• On Monday February 21st, Senator Christine Rolfes released her proposed substitute to SB 5693, the supplemental operating budget bill. A “prevention of robberies in cannabis businesses task force” was defined as a $250K budget proviso granted to WSLCB in section 140 on page 142. The 12-member body would be convened by the Washington Association of Sheriffs and Police Chiefs (WASPC) and be responsible for producing an initial report for the Governor and legislative committees by December 2022.
      • Goodman was curious whether armed robberies were actually occurring “on a daily basis.” Davies said WACA members were “keeping track” of the crimes that were happening “every day, sometimes multiple times a day,” including some stores that had been hit repeatedly (audio - <1m, video).
      • Assistant Ranking Minority Member Brad Klippert wondered why reporting the incidents was required: “why wouldn’t they automatically report this, why is this now being required by law that they do so?” Davies referred the question to WSLCB officials, saying she thought reporting robberies was already required, but it may have only been reporting when “product is missing.” Goodman was in agreement that traceability required reporting “any discrepancies” in inventory to WSLCB (audio - 1m, video).
    • Chris Thompson, WSLCB Director of Legislative Affairs (audio - 1m, video
      • Thompson was clear that retailers were “not required to report to us" in the event of robberies, and that the legislation would give the agency more data. He relayed "a sense" of WSLCB staff that incidents “were increasing in frequency.” Thompson called the "only window" the agency had into the problem—traceability reporting—“an imperfect tool." He added that agency leaders saw “no imminent indication of federal banking reform" to stop cannabis stores from being cash-intensive and “uniquely vulnerable” businesses. Thompson therefore deemed SB 5927 an “important public safety measure" worth supporting.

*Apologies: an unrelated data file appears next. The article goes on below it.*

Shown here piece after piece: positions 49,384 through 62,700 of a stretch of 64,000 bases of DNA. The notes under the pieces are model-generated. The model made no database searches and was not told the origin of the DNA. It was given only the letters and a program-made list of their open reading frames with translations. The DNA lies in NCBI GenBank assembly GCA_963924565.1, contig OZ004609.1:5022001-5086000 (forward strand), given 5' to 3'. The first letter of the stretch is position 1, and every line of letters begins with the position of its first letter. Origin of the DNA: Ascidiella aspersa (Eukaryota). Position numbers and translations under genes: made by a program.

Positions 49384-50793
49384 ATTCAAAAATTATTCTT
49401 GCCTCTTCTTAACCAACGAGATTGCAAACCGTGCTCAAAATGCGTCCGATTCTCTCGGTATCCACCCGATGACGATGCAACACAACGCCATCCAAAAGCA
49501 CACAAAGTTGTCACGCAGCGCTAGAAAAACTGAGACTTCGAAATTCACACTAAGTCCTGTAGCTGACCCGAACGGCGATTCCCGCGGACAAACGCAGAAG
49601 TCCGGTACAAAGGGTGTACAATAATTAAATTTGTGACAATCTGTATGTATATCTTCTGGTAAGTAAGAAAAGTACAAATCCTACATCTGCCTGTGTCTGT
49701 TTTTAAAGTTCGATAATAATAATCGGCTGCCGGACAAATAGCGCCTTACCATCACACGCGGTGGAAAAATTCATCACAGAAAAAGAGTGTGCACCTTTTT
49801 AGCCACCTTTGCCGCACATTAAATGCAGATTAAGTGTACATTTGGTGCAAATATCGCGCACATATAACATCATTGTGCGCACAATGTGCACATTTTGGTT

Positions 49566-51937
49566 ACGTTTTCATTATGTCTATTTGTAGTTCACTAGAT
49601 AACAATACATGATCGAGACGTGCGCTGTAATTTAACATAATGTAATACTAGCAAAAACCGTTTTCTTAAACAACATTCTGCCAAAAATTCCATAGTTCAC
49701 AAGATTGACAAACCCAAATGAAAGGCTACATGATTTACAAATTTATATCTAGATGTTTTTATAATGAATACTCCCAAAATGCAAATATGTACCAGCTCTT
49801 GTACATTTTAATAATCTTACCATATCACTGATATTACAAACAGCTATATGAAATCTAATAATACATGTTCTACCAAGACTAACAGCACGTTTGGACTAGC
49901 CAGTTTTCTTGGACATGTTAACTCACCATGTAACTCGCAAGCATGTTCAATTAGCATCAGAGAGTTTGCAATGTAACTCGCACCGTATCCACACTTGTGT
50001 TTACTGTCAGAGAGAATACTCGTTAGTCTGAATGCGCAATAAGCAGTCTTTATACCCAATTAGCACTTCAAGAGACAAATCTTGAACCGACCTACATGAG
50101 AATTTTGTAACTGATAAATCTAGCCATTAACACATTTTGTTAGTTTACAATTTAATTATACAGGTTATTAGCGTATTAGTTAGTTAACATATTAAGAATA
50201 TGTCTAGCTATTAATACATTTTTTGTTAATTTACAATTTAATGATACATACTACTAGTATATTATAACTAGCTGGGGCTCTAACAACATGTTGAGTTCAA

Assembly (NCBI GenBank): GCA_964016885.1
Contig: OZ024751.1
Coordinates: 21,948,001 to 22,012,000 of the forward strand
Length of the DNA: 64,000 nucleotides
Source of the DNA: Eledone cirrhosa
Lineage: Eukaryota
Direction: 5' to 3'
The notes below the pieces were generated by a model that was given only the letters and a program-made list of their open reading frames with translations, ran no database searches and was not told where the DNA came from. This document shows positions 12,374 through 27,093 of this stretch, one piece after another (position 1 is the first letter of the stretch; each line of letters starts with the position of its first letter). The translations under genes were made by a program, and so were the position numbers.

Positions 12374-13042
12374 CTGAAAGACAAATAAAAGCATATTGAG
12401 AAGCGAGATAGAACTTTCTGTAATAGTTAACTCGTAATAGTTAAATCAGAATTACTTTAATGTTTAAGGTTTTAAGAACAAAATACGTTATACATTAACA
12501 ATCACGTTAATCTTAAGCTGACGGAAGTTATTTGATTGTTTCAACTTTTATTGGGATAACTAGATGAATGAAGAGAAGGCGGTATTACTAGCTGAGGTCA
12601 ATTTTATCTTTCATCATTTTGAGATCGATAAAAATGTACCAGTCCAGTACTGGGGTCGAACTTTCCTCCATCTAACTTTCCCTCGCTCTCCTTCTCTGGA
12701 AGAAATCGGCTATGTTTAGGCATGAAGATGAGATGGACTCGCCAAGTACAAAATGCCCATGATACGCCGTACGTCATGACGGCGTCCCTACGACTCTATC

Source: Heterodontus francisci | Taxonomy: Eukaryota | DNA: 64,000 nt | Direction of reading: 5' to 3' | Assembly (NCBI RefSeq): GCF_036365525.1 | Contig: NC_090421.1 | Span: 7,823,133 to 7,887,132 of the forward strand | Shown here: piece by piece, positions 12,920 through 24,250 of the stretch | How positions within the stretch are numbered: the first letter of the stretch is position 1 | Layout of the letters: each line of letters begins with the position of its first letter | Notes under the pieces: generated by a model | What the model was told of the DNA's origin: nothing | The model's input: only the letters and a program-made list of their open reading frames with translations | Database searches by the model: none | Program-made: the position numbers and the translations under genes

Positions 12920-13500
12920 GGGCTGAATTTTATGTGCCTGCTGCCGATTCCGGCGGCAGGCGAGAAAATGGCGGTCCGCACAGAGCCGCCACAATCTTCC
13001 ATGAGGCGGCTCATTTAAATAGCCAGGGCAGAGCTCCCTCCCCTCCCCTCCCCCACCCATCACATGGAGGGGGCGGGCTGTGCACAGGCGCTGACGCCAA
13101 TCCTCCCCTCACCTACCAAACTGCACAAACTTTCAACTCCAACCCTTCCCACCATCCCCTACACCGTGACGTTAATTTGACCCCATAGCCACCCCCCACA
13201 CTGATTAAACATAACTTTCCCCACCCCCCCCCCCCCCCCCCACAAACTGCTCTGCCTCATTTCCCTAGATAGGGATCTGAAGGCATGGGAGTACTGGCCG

• Shea Hynes, Lux Pot Shop Co-Owner  and CCC member, signed up to speak in favor of the legislation but was unavailable when called upon. He testified during the first public hearing on the bill.
    • Signed in pro but not testifying (23):
    • Neil Beaver, Washington Defenders Association and Washington Association of Criminal Defense Attorneys (WACDL) Contract Lobbyist signed in as ‘Other.’ 
  • Chair Roger Goodman called for the committee to “take action on this, this is sort of an urgent matter" at the conclusion of the hearing (audio - <1m, video
    • WA House PS scheduled the bill for “possible executive session” on both Tuesday February 22nd and Thursday February 24th, the latter date being the last day to pass legislation from the opposite house out of policy committees. Assuming recommendation to the Washington State House Rules Committee for calendaring, the legislation would then have until March 4th to be passed by the chamber.
    • Were the bill amended, any changes would have to be approved by the WA Senate. The legislation would then be enrolled and delivered to the Washington State Office of the Governor (WA Governor) for executive signature.
      • At publication time, Representative Mosbrucker had proposed an amendment which would remove the requirement that a robbery had to be a premeditated act to trigger the sentencing enhancement.